In either case, users are able to access applications remotely, while storing data with confidence that both the programs and information are safe. In both scenarios, however, Walborn says end-users must stay vigilant about what’s happening with their systems.
Sky High Applications
The number of common business applications available in the cloud is extensive, including email and office suites, QuickBooks, Famous, Lotpath, Harvest-Mark, ProducePro, SharePoint, Yammer, and various customer relationship management platforms.
“Currently, we’re hosting Outlook email, calendar, and tasks,” says Peter Townsend, IT director for The Nunes Company, headquartered in Salinas, CA. “We are also deploying PTI case labeling, essentially a cloud application.”
Further, for field operations, Nunes has document and image file sharing, and has been “tapping into the cloud for pesticide and material safety labels and data sheets.” Townsend says the company also leverages cloud-hosted web filtering services, like website blocking.
The cloud is also central to Ben B. Schwartz & Sons, Inc.’s backup strategy and continues to evolve, says Kyle Stone, who is in charge of food safety and technology for the Detroit-based wholesaler. “We use [the cloud] for the ProducePro software that runs our whole company, from inventory to accounts receivable to generating invoices.”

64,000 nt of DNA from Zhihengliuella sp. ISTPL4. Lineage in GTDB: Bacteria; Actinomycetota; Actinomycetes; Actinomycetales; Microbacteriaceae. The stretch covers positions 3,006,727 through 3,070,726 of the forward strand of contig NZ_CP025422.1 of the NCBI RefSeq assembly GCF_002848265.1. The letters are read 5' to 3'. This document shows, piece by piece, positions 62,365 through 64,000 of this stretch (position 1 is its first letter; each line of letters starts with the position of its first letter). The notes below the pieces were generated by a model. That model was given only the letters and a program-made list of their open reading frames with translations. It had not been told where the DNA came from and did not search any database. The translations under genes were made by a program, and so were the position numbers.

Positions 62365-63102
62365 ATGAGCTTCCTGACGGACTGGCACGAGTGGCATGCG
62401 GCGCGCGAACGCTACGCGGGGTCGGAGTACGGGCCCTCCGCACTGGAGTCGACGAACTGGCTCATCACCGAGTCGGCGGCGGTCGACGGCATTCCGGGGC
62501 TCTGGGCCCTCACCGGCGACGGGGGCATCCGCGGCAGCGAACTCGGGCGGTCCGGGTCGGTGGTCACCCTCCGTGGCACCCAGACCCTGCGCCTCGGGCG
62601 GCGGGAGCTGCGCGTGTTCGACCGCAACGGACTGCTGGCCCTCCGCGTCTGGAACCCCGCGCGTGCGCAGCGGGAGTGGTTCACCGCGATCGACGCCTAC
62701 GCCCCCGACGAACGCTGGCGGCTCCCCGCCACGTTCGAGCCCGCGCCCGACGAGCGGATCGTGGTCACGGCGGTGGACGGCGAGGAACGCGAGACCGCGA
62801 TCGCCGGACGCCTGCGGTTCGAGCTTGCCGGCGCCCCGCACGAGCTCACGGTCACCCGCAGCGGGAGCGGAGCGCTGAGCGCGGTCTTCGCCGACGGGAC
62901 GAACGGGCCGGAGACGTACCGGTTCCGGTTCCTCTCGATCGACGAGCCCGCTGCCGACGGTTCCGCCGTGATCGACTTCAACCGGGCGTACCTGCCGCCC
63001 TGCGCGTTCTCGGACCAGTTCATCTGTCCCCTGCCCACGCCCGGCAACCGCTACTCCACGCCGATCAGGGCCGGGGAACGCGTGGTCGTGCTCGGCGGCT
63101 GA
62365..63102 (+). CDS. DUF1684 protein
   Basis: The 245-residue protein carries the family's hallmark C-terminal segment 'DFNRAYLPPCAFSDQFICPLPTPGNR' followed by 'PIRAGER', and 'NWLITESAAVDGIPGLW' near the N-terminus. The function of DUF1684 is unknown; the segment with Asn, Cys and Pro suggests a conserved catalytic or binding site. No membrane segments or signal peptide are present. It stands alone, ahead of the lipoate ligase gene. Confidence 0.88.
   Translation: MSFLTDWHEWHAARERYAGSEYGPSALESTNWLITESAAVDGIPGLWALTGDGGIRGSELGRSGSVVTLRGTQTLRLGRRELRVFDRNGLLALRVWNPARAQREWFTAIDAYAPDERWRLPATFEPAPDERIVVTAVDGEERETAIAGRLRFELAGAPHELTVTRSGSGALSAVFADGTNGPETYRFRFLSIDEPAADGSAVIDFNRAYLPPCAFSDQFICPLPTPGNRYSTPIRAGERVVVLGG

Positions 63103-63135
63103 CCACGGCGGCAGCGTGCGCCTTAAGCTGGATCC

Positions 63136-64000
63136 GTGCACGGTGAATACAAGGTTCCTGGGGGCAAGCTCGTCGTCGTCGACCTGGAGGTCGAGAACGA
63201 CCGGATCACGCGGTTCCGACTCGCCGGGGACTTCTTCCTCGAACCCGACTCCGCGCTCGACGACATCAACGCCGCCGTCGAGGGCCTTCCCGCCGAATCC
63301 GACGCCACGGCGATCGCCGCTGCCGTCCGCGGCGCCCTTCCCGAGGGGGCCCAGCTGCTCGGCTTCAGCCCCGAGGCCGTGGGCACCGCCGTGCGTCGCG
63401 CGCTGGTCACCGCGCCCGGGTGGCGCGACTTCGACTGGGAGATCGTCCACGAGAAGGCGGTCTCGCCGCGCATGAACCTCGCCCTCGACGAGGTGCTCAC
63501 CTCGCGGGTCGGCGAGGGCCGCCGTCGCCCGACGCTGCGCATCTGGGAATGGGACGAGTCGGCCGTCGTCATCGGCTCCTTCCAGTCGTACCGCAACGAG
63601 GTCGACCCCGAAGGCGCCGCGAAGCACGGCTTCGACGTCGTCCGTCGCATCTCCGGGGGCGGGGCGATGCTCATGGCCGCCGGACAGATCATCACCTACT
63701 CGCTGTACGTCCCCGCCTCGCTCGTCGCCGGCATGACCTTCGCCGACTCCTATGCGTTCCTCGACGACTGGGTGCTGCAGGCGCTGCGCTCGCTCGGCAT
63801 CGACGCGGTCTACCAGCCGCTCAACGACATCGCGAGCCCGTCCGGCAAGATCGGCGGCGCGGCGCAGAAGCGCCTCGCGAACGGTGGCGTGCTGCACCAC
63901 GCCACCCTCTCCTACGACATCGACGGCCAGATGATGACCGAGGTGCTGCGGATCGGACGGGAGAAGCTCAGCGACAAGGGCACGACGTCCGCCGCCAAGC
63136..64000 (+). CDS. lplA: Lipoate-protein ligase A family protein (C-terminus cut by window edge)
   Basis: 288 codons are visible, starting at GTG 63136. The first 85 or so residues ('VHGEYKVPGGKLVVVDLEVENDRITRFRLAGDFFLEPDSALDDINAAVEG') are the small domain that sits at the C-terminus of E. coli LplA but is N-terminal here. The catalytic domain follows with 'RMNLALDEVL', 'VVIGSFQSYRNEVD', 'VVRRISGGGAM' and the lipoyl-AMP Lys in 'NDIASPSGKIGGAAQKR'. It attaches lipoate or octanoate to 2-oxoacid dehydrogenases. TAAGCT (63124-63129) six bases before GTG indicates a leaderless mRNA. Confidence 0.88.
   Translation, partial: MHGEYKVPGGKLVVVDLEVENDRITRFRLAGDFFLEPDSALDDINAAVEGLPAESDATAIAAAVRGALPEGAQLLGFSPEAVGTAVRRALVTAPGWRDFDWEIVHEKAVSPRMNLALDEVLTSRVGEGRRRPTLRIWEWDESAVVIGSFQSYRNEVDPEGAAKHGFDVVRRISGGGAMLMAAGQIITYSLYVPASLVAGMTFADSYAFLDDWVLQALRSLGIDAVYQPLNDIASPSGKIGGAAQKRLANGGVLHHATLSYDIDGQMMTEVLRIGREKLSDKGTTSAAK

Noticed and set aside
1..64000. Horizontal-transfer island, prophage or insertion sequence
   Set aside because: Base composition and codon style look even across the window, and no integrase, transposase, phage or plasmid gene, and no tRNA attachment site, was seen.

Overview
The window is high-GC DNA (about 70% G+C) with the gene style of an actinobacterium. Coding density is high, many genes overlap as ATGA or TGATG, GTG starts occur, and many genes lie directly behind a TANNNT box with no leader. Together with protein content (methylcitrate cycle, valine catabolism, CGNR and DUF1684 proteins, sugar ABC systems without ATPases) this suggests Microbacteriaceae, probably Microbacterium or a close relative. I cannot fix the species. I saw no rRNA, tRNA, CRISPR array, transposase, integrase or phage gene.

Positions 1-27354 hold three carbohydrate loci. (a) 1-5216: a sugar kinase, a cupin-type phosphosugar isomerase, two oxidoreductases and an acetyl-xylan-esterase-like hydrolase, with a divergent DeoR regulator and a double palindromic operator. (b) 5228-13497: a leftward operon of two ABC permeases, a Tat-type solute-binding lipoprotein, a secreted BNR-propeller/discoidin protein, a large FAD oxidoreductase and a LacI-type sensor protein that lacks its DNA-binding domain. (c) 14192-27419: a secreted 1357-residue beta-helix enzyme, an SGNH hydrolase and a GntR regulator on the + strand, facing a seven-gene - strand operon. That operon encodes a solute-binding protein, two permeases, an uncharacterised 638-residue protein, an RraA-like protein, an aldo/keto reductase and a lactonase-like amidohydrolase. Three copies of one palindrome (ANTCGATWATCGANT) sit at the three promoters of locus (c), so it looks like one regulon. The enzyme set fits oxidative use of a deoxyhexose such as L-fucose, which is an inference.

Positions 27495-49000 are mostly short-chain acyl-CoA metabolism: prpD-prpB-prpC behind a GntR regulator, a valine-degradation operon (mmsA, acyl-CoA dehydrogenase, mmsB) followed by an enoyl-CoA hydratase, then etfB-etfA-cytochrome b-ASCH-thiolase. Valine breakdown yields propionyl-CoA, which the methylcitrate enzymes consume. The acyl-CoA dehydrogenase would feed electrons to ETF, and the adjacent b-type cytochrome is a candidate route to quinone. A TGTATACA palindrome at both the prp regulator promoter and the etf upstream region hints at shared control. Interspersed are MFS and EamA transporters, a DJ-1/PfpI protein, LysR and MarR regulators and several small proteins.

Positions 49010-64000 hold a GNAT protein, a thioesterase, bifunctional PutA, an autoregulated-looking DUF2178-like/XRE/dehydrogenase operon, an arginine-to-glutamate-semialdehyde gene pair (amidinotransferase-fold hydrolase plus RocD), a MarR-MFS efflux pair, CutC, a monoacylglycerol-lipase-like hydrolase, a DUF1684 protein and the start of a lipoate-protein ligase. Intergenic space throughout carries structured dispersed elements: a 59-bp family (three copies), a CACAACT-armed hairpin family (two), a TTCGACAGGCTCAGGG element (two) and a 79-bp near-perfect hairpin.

In addition, the cloud maintains the company’s entire recordkeeping and data entry system for orders, as well as Google Docs for price lists.
Return On Investment
Comparing the return on investment for cloud-based services, however, can be complicated depending on the size of the company, the number of users and offices, the number of applications, and many other variables.
“With the cloud, you have all the costs of software, hardware, network, data center maintenance, etc., baked into one monthly subscription cost,” notes Robert Froelich, a consultant for Software Licensing Advisors of St. Charles, IL, a western suburb of Chicago.
“Merging of all those costs into one line item makes detailed analysis a bit more difficult,” Froelich continues. “While companies think it will be far simpler to just pay a monthly bill for cloud services versus managing the costs and many moving parts of a sophisticated IT team and associated infrastructure, it’s tough to say because the transparency about what things cost or should cost isn’t really there.”
McCary of Zumasys provides some broad pricing ranges. To build a centralized in-house hardware and software operation for a small or medium-sized company could cost from $100,000 to $250,000—monthly leasing for a 30-person company would be from $6,000 to $8,000. And don’t forget the costs of maintaining equipment, what McCary likens to “a hamster wheel”—with computers usually lasting only three to five years before needing to be replaced.